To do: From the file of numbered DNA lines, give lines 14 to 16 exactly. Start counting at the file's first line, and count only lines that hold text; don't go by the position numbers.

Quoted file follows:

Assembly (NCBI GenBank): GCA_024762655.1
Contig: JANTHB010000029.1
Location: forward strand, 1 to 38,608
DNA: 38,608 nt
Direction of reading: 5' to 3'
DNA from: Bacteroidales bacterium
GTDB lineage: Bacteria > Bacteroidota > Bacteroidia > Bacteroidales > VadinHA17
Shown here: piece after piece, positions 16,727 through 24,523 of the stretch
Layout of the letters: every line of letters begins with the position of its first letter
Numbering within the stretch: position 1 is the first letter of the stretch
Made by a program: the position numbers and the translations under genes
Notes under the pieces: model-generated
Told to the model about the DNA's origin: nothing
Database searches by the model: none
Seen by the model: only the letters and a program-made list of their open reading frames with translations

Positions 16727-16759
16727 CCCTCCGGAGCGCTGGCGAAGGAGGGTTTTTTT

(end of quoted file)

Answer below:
Database searches by the model: none
Seen by the model: only the letters and a program-made list of their open reading frames with translations

Positions 16727-16759